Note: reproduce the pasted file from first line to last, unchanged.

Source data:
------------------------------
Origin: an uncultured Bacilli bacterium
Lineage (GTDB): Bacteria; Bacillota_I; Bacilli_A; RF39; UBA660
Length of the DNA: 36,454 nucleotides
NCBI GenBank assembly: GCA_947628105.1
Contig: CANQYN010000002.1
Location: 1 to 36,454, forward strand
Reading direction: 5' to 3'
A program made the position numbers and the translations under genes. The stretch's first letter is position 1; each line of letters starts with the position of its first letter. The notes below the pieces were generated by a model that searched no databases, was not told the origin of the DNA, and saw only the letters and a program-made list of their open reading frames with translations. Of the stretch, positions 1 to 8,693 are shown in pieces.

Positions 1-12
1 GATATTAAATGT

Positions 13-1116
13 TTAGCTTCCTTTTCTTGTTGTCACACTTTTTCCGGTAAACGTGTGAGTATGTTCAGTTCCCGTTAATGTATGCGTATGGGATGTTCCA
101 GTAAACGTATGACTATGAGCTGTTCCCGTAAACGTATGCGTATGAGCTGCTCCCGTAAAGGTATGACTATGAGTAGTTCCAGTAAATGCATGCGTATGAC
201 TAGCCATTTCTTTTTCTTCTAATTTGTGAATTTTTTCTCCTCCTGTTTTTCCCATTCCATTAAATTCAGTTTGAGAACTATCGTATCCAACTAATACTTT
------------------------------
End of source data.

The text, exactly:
Origin: an uncultured Bacilli bacterium
Lineage (GTDB): Bacteria; Bacillota_I; Bacilli_A; RF39; UBA660
Length of the DNA: 36,454 nucleotides
NCBI GenBank assembly: GCA_947628105.1
Contig: CANQYN010000002.1
Location: 1 to 36,454, forward strand
Reading direction: 5' to 3'
A program made the position numbers and the translations under genes. The stretch's first letter is position 1; each line of letters starts with the position of its first letter. The notes below the pieces were generated by a model that searched no databases, was not told the origin of the DNA, and saw only the letters and a program-made list of their open reading frames with translations. Of the stretch, positions 1 to 8,693 are shown in pieces.

Positions 1-12
1 GATATTAAATGT

Positions 13-1116
13 TTAGCTTCCTTTTCTTGTTGTCACACTTTTTCCGGTAAACGTGTGAGTATGTTCAGTTCCCGTTAATGTATGCGTATGGGATGTTCCA
101 GTAAACGTATGACTATGAGCTGTTCCCGTAAACGTATGCGTATGAGCTGCTCCCGTAAAGGTATGACTATGAGTAGTTCCAGTAAATGCATGCGTATGAC
201 TAGCCATTTCTTTTTCTTCTAATTTGTGAATTTTTTCTCCTCCTGTTTTTCCCATTCCATTAAATTCAGTTTGAGAACTATCGTATCCAACTAATACTTT